(246) Pellorneum" palustre.
THE MARSH SPOTTED BABBLER.
Pellorneum palustre Jerdon, Ibis, 1872, p. 300 (Cherrapunji, Assam):
Blanf. & Oates, i, p. 143,
Vernacular names. Dao-priti-pit kashiba (Cachari).
Description. Upper plumage olive-brown, the forehead and a line over the lores bright rufous; tail and exposed parts of wing rufous ; lores white ; cheeks white barred with brown ; ear-coverts rufous mottled with brown and with pale shafts; chin, throat and centre of breast and abdomen white; the remainder of the lower plumage rich ochraceous buff; the whole breast and sides of the body with heavy, dark brown streaks.
Colours of soft parts. " Iris bright brown; bill horny-brown; base of lower mandible tinged blue; tarsus pale horny-blue" (H. Stevens).
Measurements. Total length about 160 mm.; wing 62 to 68 mm.; tail about 64 to 69 mm.; tarsus about 26 mm.; culmen about 15 mm.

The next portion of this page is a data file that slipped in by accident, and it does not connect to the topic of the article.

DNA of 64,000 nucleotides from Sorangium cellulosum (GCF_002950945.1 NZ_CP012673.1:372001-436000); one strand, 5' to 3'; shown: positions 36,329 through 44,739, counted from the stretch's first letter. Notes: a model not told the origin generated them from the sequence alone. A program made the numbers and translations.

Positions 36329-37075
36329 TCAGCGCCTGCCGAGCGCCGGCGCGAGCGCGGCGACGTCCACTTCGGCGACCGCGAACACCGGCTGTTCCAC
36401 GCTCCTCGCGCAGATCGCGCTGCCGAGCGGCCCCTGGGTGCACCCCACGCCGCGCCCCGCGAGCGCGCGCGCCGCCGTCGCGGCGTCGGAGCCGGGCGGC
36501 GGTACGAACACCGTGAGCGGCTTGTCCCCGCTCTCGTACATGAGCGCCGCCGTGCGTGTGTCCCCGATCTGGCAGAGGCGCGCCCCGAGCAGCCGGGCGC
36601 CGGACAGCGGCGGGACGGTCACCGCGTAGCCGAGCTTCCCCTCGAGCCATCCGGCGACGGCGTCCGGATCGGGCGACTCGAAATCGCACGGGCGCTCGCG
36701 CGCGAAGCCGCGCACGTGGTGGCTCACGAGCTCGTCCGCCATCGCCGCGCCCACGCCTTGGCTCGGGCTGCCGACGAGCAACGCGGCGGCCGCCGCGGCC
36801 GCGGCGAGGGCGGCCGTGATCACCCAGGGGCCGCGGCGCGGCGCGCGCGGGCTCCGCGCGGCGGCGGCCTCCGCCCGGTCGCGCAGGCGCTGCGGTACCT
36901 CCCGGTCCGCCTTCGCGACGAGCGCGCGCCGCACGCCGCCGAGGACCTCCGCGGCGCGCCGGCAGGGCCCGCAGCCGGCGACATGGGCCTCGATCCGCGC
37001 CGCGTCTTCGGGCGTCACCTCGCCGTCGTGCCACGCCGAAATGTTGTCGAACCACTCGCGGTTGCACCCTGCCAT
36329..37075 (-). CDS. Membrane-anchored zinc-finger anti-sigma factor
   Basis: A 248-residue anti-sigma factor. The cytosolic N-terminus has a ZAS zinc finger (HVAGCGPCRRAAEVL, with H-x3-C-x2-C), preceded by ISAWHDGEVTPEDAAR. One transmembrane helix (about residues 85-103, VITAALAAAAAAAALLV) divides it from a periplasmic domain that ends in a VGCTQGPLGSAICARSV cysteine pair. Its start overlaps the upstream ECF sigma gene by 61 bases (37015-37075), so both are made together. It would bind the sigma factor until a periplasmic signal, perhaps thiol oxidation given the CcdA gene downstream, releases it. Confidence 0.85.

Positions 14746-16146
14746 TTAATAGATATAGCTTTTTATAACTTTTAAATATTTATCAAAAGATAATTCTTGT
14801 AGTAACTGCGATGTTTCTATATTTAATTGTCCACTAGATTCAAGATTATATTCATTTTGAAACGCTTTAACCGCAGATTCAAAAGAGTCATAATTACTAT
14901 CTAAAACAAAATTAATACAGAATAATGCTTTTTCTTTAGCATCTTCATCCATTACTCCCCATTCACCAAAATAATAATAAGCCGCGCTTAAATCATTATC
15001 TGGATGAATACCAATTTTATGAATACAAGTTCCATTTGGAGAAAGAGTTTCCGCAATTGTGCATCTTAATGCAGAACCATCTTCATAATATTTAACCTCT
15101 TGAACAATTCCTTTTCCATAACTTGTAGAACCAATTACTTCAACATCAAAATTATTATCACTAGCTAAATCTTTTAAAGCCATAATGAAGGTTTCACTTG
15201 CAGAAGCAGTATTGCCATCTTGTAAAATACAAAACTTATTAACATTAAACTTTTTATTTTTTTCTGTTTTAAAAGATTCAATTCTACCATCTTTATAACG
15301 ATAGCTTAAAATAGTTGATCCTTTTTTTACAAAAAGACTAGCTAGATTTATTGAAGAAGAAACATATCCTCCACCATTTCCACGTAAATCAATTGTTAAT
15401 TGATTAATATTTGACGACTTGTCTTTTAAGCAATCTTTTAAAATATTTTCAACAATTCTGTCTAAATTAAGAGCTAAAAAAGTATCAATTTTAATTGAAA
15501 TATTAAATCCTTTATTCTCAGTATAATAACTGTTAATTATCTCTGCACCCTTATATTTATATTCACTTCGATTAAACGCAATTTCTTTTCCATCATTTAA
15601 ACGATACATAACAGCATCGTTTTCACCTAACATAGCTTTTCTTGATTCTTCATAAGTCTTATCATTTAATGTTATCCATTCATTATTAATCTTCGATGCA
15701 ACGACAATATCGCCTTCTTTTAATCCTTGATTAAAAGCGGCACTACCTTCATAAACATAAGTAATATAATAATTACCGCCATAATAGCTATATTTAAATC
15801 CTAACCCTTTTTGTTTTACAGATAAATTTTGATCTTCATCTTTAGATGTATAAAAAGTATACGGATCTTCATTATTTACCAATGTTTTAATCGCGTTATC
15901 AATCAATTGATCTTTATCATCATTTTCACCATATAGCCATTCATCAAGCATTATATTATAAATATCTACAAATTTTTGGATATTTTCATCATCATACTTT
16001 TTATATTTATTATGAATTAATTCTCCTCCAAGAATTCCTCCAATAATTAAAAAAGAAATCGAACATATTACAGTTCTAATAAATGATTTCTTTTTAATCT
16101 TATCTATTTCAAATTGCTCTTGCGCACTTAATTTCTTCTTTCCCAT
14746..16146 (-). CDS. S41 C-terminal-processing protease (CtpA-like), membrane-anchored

Distribution. Assam, South of the Brahmaputra and N. Lakhimpur, North of that river.
Nidification, I found the bird breeding in the North of N. Cachar in the wide stretches of upland grass. In the hollows water stood for the greater part of the year, but the nests were built on the higher lands, tucked in amongst the roots of grass or under the protection of some small shrub or weed. Later I found them breeding in Cachar and Sylhet Plains and again in Lakhimpur where the nests were all built in reeds and grass on the banks of rivers and edges of swamps. April to June appear to be the breeding months, and the nest and eggs are similar to those of P. r. mandellii, but the latter measure only about 20.6 x 15.7 mm.
Habits. The Marsh Spotted Babbler is found principally in the plains, but wanders up to at least 2,500 feet. Jerdon obtained it both in long grass and reeds and in " bushes and low tree-jungle" but I have never seen it in cover other than grass and reeds, though this may vary from short sun-grass in N". Cachar, not 2 feet high, to the dense elephant-grass of the plains, over 12 feet-high. The note is a sharp double chirp, syllabefized by Stevens as " chi-chew," constantly repeated. They are rather noisy but very skulking little birds, and one seldom sees them under ordinary circumstances, but when beating for game they may often be seen flitting in a rather lop-sided manner from one patch of grass to another.